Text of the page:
An email newsletter is a digital piece of communication delivered to a person’s inbox. These online newsletters are often just one part of an NGO’s digital marketing campaign – online and technology-based efforts to engage with an audience and persuade them to perform a specific task. Email newsletters are powerful marketing tools. Marketing is all about convincing a group of people to change their behavior in one way or another. Email newsletter marketing does this through delivering strategic messages to a person’s inbox. Whether your email newsletter is meant to promote your organization, prompt people to visit your website, or encourage them to support your cause financially or as a volunteer, your email newsletter must have a specific goal. Gone are the days of newsletters being attached to emails as Microsoft Word documents or PDF files. The email newsletters of today are integrated directly into the body of an email. That means recipient see the newsletter as soon as you open the message.
Some Important Terminology
There are a few specialized terms you may come across when searching for information about email newsletters.
Email campaign: While it may sound complicated, an email campaign is simply another name for the email newsletter you design and send;
Mailing list: The email addresses that will receive your newsletter;
Click-through: A click-through is a fancy way to describe the action of someone opening a link within your email newsletter. If someone clicks a link in the newsletter and gets sent to your website, that is considered a click-through;
Conversions: Similar to the “click-through” a conversion is another name to describe an action that has been taken by the person reading your newsletter. For example, someone opening your email is a conversion. Someone clicking a link within your newsletter is also a conversion. The term comes from successfully prompting someone to complete a specific task.
Why Should My NGO Use Email Newsletters?
It’s no secret that more people than ever before are accessing information online. With that in mind, why not get people’s attention in a place they’re already checking every day: their email inbox. Email newsletters have all sorts of uses. First, they’re an impressive way to engage with donors, prospective funders, and other high-level partners.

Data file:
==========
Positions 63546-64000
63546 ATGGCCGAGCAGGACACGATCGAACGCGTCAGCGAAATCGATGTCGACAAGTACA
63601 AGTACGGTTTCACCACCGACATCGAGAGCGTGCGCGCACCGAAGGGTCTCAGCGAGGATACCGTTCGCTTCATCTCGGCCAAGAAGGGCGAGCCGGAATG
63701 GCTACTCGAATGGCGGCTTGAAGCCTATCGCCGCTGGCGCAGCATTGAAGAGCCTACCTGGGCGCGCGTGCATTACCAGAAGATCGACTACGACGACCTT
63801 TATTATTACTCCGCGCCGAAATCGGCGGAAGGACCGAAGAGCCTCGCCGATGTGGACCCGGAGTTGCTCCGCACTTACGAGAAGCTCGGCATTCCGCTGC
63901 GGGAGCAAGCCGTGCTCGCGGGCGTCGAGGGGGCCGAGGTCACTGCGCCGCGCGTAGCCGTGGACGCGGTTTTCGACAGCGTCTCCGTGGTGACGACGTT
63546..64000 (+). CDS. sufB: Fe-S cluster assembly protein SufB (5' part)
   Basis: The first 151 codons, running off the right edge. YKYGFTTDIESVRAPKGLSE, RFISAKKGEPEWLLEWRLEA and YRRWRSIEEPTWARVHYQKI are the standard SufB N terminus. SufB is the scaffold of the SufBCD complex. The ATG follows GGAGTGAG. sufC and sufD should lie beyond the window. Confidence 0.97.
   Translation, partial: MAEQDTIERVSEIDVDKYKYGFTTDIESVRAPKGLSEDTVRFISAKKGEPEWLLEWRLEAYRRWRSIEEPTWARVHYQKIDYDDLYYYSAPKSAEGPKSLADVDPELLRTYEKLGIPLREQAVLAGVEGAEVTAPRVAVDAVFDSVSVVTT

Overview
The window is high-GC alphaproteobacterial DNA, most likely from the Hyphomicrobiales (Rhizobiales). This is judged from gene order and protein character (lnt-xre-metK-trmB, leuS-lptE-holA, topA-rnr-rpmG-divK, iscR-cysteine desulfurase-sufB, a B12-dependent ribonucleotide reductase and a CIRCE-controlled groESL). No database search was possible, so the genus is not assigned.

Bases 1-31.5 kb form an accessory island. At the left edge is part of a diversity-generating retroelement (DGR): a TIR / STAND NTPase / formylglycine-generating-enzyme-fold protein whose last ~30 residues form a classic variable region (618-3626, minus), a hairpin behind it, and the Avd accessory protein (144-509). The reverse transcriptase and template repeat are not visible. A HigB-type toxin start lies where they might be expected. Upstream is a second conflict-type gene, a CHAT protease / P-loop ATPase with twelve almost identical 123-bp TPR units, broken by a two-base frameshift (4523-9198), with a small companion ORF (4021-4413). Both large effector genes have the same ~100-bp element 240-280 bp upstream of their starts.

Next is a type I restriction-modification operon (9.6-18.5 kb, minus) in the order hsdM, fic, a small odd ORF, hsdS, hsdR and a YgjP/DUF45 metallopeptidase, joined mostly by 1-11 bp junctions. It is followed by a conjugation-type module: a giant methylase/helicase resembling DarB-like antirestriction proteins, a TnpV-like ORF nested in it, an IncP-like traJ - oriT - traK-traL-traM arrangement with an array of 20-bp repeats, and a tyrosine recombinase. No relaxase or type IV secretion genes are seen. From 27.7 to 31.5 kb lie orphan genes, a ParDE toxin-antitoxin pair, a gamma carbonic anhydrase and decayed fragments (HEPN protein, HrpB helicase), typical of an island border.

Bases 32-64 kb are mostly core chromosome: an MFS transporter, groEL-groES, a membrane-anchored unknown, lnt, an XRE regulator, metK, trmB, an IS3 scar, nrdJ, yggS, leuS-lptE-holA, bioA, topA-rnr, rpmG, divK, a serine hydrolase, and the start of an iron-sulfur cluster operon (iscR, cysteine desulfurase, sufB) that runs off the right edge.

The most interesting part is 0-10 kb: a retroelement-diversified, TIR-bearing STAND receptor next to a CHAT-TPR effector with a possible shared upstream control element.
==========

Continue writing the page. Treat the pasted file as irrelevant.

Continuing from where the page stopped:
Medium of Reporting
Email newsletters can also be a good way to remind stakeholders of your NGO’s work in a more creative and less formal way than regular reporting. They may be your Board of directors, donors, supporters or beneficiaries. It helps to bring everyone on the same page.
Email newsletters are not just an effective way to share news, stories, and photos from your NGO – they can also be a fundraising tool. Studies have shown email newsletters are the most effective online tool an NGO can use to solicit donations – even more so than social media and direct “donate” links on an organization’s website. A good newsletter should always have a call to action – a specific task you’re prompting the reader to do. If that call to action is to have recipients donate, then you will want to re-emphasize that throughout the newsletter.
Next, email marketing is an inexpensive way to regularly check in with people who care about your organization. The low price tag may be especially alluring to smaller grassroots NGOs. But don’t be mistaken – you can still create a tailored, informative newsletter using a free platform.
Email Newsletter Best Practices
Here are some best practices to keep in mind after you have selected an application to design your newsletter.
Be consistent in style
A newsletter design should not be a free-for-all. Chances are your NGO has specific branding. Stay as consistent as possible with this brand, and match colors and fonts in your email newsletter when possible.
Include your logo
This goes along with good branding. An email newsletter should be recognizable as being from your organization. That means including your NGO logo at the top of the newsletter and reiterating the organization’s name throughout the body of the newsletter.
Be a tease
As stated earlier, newsletters do not replace a website. If linking to content on your website, email newsletters should contain just a brief one or two “teaser” line that appeals to readers enough that they will want to see the full story on your website. This keeps your newsletter content short and also drives traffic to your website.
Put the most important information at the top
People don’t always read their entire email. If there’s something you really want subscribers to know, you should put it at the start of the newsletter. Promote your social media accounts: Remember to link to Facebook, Twitter, and other social media accounts. Whether this is encouraging readers to “like” or “follow” your page, or share a specific piece of newsletter content on their own social media page, social links are important.
Allow the option to unsubscribe
It is legally required that email newsletter senders include an unsubscribe button in their newsletter. Customers have the right to stop their information being used for direct marketing. You must make it easy to opt out from your newsletter subscribers list using an ‘unsubscribe’ link.[Note: Do research the newest data statute affecting the European Union, the General Data Protection Regulation (GDPR)]
If you are a FundsforNGOs Premium Member, you can download this resource guide on “Using Email Newsletter Marketing for Your NGO” available exclusively for our premium members. Not a Premium Member? Sign up here!